In light of the current financial markets crisis, that is.
As Tyler Cowen puts it:
And, if you’re more worried about the growth in income inequality that comes from gains at the top, well, the last few months have remedied that just a bit.
Or in the words of The Economist:
Bear’s executives have lost billions. At $2 a share, the 5% stake held by Jimmy Cayne, the chairman and former chief executive, worth $1.2 billion at the shares’ peak last year, is now valued at $11m (less than half of what Mr Cayne recently paid—mortgage-free, naturally—for an apartment in the Plaza Hotel). There are reports of managers putting holiday homes on the market. BFdesigns, which tarts up such dwellings before they are sold, has charitably offered to cut its fees for any Bear employees.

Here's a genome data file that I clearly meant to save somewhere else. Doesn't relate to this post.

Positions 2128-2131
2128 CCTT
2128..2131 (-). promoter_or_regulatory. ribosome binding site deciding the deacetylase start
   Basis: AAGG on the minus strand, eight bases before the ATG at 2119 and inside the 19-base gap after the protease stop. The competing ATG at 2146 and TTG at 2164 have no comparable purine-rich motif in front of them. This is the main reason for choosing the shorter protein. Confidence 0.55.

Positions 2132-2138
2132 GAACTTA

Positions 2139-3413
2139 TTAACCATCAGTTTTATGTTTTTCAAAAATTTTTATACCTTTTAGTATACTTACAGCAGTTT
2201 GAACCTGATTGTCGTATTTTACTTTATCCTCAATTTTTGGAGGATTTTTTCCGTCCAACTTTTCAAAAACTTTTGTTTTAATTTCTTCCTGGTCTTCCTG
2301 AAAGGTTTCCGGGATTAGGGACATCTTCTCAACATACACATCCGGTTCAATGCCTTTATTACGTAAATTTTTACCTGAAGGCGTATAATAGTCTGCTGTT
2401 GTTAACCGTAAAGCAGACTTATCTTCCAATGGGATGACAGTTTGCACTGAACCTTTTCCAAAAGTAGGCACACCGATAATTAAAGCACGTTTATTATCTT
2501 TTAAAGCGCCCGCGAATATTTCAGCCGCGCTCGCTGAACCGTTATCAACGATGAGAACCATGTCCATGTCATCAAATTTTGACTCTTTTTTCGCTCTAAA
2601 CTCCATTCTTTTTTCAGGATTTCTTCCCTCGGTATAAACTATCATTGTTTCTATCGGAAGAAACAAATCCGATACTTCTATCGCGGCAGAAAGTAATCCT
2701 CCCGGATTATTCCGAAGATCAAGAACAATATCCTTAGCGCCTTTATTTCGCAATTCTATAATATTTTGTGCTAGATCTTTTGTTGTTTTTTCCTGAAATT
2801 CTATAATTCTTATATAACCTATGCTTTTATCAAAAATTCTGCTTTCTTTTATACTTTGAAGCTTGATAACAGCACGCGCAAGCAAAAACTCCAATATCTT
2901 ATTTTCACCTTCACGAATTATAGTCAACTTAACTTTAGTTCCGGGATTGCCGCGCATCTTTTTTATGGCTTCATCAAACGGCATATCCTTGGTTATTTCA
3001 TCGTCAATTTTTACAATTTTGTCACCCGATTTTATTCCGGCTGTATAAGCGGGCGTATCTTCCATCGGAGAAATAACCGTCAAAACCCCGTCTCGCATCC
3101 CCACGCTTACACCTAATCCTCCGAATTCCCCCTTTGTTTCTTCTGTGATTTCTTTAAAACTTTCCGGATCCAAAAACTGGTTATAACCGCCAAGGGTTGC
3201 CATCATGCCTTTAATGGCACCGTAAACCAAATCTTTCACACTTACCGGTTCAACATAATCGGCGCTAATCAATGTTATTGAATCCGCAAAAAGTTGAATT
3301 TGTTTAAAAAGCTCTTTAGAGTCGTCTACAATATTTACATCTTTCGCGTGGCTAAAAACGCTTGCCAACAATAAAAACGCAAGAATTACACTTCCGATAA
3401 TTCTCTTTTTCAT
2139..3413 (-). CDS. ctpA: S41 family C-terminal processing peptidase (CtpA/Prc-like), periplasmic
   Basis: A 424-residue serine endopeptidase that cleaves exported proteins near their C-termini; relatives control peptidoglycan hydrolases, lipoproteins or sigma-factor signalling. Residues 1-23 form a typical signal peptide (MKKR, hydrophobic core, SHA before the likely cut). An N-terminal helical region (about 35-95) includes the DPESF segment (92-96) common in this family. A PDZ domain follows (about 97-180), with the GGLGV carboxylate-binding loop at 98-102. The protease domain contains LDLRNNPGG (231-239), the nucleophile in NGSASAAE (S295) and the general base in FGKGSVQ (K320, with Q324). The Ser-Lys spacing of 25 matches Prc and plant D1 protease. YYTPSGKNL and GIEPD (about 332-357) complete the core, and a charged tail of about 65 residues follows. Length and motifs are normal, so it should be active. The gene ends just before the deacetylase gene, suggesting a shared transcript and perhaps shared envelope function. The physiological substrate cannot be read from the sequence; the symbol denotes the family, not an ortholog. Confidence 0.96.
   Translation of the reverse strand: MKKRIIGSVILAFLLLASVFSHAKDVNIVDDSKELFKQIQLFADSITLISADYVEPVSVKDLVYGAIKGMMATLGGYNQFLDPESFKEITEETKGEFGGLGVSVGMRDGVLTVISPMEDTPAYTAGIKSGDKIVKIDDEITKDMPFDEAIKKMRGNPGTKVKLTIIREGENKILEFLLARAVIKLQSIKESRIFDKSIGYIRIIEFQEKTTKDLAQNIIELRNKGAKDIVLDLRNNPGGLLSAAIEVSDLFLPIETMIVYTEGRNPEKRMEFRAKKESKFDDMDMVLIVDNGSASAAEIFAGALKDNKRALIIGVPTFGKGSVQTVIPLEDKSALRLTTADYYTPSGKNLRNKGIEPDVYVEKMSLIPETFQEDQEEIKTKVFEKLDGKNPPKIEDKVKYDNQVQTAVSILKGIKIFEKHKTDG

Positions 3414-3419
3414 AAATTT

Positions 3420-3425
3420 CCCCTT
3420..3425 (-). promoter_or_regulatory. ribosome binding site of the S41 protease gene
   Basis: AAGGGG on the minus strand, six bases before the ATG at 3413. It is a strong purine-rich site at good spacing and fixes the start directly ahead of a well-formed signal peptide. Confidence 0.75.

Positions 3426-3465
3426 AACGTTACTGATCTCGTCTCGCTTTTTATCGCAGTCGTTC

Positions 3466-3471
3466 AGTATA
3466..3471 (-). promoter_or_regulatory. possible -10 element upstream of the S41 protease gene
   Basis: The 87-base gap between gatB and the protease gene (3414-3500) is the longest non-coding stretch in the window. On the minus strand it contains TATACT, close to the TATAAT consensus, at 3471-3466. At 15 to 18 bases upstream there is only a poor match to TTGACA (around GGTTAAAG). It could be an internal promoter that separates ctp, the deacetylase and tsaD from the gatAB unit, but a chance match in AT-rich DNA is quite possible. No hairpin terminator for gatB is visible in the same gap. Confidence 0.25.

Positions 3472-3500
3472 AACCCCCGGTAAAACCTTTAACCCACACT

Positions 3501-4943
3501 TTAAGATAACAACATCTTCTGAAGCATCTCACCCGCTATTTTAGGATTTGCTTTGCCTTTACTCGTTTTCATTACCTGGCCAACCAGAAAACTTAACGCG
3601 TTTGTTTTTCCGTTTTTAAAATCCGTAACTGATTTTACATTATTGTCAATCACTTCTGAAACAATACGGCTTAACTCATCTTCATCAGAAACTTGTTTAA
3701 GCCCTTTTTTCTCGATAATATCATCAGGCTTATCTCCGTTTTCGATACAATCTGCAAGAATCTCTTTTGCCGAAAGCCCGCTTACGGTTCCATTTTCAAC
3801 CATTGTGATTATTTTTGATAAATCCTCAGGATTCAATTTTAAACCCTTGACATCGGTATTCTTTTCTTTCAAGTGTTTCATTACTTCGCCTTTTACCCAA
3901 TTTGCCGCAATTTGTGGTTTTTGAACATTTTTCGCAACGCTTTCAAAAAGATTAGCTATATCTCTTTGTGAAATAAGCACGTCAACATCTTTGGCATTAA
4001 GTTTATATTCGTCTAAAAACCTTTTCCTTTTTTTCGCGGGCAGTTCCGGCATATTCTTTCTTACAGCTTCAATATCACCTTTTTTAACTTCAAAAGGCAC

So yeah – I wanna see the shiny headlines that illustrate how investment bankers this year had income of, well, minus-god-knows-how-many-millions. But then again – that really doesn’t make for great headlines, now does it? Much better to ignore how salaries are determined in the first place and just make preposterous statements about huge dollar sums ignoring those annoying details that might complicate the matter a little. Sure they get paid good money – usually. But this just highlights the whole principal agent problem – you really can’t claim that what’s happening now is in the interest of these people and they are certainly being punished for it. Both shareholders as well as employees are hurting – in the case of Bear Stearns they’re hurting real bad, too.